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Introduction to suffix notation

Adam Thorn

February 17, 2009

Suffix notation can be a frequent source of confusion at first, but it is a

useful tool for manipulating matrices. We will use the convention that if A

is a matrix, then (A)ij = aij is the element of that matrix in the ith row

and jth column. Suffix notation becomes especially important when one deals

with tensors, which can be thought of as the generalisation of familiar objects scalars (0 dimension), vectors (1 dimension), matrices (2 dimensions) - to higher

dimension. Even when not dealing with tensors, however, suffix notation is a

useful thing to understand.

We will begin by reviewing why matrix multiplication works the way it

does. One way of thinking of vector equations is as a shorthand for a set

of simultaneous equations - each component of the vectors gives an equation.

Explicitly, consider the set of three equations for the three unknowns x1 , x2 , x3 :

a11 x1 + a12 x2 + a13 x3

= b1

(1)

a21 x1 + a22 x2 + a23 x3

= b2

(2)

a31 x1 + a32 x2 + a33 x3

= b3

(3)

This can be rewritten in a

a11

a21

a31

matrix/vector form as equation Ax = b:

a12 a13

b1

x1

a22 a23 x2 = b2

b3

x3

a32 a33

(4)

Comparison of these two forms should convince you that the “go along the

column and down the rows” rule for multiplying a matrix and a vector is sensible.

We can also write equations 1-3 more succintly in suffix notation. We notice

that in any of the three equations, the first index on the aij elements is fixed

whilst the second varies from 1 to 3. Thus:

3

X

a1j xj = b1

(5)

j=1

3

X

a2j xj

= b2

(6)

a3j xj

= b3

(7)

j=1

3

X

j=1

Even more succintly, we can write this as the single expression

3

X

aij xj = bi

j=1

1

(8)

When you see such an equation, remember that it is a shorthand notation

for writing three equations at once, for i = 1, 2, 3 (in 3D). Next, consider the

product of two matrices, P Q. One way of thinking of a matrix is as a series of

vectors, so let us write the matrix P as the three vectors (q1 , q2 , q3 ). We form

the matrix/vector products P q1 , P q2 , P q3 to give three new vectors. We could

then put together to form a new matrix, which will just be the product P Q.

We can instead use suffix notation to see why matrix multiplication must

work as it does. Consider first forming the product of two matrices, AB, which

is itself a matrix. Then form the product ABx. Matrix multiplication is associative, so we can consider this as either (AB)x or A(Bx). In suffix notation,

using Eqn. 8 for the product of the matrix B with vector x, or for the product

of matrix A with vector Bx:

X

X

X

(AB)ij xj =

Aik (Bx)k =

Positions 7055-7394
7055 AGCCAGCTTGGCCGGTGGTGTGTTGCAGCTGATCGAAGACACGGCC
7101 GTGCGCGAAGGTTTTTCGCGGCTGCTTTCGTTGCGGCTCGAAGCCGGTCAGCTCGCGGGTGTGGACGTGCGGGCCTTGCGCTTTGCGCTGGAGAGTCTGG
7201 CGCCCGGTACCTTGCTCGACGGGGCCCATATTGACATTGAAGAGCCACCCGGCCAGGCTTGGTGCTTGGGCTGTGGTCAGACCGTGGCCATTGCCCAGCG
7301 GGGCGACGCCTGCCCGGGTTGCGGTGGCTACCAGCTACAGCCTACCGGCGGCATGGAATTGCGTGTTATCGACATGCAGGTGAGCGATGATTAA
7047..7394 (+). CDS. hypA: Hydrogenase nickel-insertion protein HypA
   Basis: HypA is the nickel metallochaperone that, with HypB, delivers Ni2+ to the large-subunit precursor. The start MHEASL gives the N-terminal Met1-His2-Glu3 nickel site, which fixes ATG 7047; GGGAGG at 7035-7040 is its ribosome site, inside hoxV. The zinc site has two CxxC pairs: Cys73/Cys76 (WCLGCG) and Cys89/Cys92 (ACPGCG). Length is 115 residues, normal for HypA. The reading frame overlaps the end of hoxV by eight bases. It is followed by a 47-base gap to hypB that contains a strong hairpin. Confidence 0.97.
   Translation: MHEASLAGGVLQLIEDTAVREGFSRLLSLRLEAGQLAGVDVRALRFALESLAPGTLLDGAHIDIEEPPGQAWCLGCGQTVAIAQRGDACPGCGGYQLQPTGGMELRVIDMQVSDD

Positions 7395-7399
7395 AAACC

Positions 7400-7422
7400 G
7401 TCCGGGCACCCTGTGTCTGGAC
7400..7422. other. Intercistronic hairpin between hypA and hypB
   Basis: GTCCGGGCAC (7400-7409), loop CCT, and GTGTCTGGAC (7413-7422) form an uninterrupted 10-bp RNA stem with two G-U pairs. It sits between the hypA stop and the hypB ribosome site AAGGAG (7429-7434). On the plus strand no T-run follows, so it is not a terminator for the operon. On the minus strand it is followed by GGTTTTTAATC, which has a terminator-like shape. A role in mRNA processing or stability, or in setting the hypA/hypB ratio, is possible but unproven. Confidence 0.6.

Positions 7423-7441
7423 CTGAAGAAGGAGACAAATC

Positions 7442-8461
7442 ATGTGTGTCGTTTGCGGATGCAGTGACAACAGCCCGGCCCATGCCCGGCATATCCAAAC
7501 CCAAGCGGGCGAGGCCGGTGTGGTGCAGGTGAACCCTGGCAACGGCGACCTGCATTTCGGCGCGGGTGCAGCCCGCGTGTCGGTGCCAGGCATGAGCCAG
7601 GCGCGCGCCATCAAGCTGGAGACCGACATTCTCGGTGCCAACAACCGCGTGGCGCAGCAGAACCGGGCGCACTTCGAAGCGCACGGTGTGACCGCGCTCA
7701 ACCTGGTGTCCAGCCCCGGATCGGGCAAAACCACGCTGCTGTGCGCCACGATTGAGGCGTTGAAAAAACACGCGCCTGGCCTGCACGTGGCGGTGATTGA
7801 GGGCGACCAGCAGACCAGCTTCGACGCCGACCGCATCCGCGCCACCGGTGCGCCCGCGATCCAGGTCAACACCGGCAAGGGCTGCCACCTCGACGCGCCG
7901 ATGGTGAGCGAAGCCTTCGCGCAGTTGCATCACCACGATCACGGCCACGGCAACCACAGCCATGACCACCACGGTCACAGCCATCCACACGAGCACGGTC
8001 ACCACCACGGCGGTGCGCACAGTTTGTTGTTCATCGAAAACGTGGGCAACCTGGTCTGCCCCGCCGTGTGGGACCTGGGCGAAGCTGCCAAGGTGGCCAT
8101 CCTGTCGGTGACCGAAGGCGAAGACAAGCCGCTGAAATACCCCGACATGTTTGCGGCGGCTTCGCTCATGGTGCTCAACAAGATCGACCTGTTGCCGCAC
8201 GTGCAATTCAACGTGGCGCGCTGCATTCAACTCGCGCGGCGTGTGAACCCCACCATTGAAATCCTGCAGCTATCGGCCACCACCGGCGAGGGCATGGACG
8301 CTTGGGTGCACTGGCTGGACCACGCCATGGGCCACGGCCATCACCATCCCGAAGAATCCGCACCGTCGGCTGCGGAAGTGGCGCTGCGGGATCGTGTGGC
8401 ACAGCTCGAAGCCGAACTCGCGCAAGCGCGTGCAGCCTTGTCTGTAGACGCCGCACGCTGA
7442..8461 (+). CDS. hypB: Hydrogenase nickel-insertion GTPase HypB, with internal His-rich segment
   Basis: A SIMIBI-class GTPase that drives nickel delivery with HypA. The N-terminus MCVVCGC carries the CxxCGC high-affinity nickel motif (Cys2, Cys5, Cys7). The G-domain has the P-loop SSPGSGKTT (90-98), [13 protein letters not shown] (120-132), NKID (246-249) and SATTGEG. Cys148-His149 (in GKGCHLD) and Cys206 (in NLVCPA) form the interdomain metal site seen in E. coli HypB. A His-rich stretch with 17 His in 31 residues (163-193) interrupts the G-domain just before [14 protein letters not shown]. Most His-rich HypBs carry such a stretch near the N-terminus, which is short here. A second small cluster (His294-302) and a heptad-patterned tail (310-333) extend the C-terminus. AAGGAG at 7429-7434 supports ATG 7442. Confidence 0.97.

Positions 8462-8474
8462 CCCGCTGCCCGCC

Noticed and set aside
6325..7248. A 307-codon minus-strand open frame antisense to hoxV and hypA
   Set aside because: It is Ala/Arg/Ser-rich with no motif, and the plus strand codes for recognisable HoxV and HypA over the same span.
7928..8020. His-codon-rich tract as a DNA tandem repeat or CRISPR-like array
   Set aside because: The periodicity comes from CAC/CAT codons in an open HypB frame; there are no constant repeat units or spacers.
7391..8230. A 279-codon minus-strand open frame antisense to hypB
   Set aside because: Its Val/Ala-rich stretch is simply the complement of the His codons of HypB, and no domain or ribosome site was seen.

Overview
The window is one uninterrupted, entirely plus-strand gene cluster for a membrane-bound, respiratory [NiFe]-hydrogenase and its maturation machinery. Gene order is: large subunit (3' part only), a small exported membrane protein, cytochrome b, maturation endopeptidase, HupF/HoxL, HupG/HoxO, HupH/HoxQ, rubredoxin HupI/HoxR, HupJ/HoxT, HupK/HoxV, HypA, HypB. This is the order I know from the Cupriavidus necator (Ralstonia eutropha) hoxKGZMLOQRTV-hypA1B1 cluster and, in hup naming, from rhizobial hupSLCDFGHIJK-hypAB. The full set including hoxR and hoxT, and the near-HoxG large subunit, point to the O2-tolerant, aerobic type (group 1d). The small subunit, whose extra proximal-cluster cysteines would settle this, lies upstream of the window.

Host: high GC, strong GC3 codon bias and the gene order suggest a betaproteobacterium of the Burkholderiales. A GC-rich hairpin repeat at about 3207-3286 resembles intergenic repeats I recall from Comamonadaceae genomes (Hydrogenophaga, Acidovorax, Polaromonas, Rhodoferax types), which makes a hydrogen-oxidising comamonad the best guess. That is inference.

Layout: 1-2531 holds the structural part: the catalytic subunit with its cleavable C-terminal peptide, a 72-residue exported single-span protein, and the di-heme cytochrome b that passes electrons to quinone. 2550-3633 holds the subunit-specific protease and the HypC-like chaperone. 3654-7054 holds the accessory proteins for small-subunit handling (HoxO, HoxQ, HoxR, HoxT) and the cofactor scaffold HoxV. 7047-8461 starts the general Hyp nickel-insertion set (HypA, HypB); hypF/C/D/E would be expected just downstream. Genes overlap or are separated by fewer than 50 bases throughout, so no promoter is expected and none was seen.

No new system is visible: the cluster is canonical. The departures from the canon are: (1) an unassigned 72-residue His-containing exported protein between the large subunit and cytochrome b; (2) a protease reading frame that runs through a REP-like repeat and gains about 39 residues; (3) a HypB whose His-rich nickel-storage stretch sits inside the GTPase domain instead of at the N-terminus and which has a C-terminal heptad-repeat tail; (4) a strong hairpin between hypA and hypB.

Aik Bkj xj

(9)

j

k

j,k

The vector x is arbitary, so we can therefore deduce the rule for finding the

product of two matrices:

X

(AB)ij =

Aik Bkj

(10)

k

When writing down equations involving suffices, you must make sure that

every

term has the correct number of indices. It is incorrect to write Ax =

P

a

xj : the left hand side is a vector, whereas the right

ij

j

P hand side is a component of that vector. You should instead write (Ax)i = j aij xj . This equation

illustrates the two types of suffices we have. If a suffix appears once on each

term in an equation, it is a free index, and must appear exactly once on every

term. If a suffix appears twice, it is a dummy index and will be summed over

(When dealing with complicated expressions one often uses the summation convention, which is that any index appearing twice is automatically summed over

and you don’t write the Σ. For example, Eqn. 8 would be just aij xj = bi ). If

you have an expression with an index appearing more than twice, it is wrong.

P You are free

P to relabel a dummy index to anything you choose, for example

a

x

=

ij

j

k . (This is analogous to renaming variables that are being

j

k aik xR

R

integrated, such as x dx = y dy.) Consequently, when you write down an

expression involving the product of many matrices, make sure that you choose

a different dummy index to sum over for each of the products. For example, the

product of four matrices ABCD is

XXX

(ABCD)ij =

ail blm cmn dnj

(11)

l

m

n

Also notice that although matrix multiplication does not commute (AB 6= BA

except in special cases), the objects in the right hand of the sum (11) are just

ordinary numbers being multiplied together, so we could write them in any order

we choose, such as

XXX

XXX

(ABCD)ij =

cmn blm ail dnj =

ail dnj cmn blm

(12)

l

m

n

l

m

n

It is not, however, immediately obvious what the right hand side of Eqn. 12